- Conditional offer accepted, but condition not met. If your job offer was conditional, and one of the conditions is not met, you can withdraw the offer even if the individual has accepted it. You can do this without giving notice or pay in lieu of notice.
- Offer accepted, all conditions met. Once an individual has accepted an offer, and all conditions have been met (or you didn't include any conditions in the offer) there will be a contract of employment, and you cannot simply withdraw the offer. If you want to terminate the contract, you will need to give notice or pay in lieu of notice. This is the case even if the employee has not yet started work under the contract. The amount of notice will be as per the terms of the contract (and at least statutory notice). The candidate will be due payment in respect of the time from when they were due to start work. So, if they are entitled to four weeks’ notice under their contract, and you issue notice one week before their anticipated start date, you will need to pay them in respect of the three weeks from that start date. Obviously, you could ask them to come to work for that three-week period – if they refuse you would not then need to pay them for that period.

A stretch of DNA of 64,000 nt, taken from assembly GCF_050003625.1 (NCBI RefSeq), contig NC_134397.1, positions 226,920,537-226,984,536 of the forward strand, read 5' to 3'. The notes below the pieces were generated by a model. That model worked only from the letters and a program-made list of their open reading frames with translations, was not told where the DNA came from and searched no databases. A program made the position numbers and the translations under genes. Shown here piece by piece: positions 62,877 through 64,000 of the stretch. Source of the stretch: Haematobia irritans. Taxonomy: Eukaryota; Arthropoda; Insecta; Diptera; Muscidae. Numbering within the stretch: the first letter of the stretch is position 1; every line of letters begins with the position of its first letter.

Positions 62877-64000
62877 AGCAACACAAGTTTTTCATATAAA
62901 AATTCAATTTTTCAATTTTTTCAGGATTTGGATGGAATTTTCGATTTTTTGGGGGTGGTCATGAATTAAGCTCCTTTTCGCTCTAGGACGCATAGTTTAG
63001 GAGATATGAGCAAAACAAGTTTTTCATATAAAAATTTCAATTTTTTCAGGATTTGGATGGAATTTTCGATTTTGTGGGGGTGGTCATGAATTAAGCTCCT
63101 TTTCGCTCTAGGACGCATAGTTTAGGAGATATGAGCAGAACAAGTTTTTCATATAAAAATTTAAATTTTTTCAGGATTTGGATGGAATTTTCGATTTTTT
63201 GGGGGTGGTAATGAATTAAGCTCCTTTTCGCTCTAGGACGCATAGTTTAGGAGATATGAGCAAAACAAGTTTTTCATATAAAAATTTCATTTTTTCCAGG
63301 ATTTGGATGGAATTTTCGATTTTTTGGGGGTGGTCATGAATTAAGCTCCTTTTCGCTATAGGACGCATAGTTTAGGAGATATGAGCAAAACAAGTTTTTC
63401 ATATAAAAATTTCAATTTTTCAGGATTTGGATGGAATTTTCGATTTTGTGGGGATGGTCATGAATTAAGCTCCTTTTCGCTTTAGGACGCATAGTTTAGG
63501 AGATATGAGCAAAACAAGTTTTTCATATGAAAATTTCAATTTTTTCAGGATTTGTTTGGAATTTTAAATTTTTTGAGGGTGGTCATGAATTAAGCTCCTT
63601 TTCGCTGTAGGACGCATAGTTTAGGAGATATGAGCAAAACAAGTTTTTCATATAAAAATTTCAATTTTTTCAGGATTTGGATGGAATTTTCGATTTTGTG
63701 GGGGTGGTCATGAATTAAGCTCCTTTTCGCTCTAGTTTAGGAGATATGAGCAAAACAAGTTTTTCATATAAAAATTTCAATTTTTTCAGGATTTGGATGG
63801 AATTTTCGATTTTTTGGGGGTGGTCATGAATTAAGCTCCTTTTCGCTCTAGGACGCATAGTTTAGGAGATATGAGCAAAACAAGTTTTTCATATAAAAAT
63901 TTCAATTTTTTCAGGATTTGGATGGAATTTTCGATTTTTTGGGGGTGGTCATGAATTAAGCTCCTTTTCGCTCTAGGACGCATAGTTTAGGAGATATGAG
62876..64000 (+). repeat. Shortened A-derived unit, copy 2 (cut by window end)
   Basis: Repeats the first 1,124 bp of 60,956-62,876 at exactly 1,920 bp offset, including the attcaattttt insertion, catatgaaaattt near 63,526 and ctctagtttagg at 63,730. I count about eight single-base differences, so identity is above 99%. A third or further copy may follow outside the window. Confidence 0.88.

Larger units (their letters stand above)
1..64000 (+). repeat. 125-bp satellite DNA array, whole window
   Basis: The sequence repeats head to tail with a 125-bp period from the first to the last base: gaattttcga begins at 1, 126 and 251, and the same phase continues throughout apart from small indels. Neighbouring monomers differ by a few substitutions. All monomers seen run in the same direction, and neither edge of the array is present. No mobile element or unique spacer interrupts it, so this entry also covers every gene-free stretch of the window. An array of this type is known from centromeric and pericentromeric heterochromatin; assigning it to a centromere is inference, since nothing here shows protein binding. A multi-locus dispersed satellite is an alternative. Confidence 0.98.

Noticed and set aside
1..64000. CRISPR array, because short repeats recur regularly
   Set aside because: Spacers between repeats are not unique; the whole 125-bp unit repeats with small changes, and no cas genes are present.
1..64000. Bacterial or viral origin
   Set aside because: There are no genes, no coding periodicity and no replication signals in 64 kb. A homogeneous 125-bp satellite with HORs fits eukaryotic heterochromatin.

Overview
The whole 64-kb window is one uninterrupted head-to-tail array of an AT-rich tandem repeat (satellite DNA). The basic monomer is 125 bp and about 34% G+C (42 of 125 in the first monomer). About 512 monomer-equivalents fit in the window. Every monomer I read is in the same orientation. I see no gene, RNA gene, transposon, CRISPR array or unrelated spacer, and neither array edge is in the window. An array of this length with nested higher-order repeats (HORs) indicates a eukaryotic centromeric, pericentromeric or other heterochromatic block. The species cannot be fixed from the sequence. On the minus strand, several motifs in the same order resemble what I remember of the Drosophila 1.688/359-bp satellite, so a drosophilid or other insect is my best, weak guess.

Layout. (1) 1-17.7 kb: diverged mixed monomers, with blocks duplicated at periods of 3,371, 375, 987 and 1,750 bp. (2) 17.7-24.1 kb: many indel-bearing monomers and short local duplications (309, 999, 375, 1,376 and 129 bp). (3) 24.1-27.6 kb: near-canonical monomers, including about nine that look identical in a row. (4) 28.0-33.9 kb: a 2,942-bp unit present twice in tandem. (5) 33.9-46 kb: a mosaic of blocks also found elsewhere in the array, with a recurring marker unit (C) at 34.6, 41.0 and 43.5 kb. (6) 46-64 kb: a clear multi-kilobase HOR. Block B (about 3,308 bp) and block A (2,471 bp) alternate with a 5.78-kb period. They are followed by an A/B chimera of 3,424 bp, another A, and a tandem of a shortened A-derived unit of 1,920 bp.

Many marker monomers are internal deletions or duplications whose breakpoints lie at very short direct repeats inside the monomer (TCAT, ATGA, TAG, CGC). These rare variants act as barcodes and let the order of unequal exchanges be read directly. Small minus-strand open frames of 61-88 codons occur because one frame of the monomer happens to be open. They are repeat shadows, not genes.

- Gross misconduct. Clearly, if an employee is guilty of gross misconduct (for example, you discover they have lied about their qualifications) you can terminate without notice.
If you withdraw an offer, document your reasons for this:
- This will support your position in the event an individual alleges, for example, that it was for a discriminatory reason.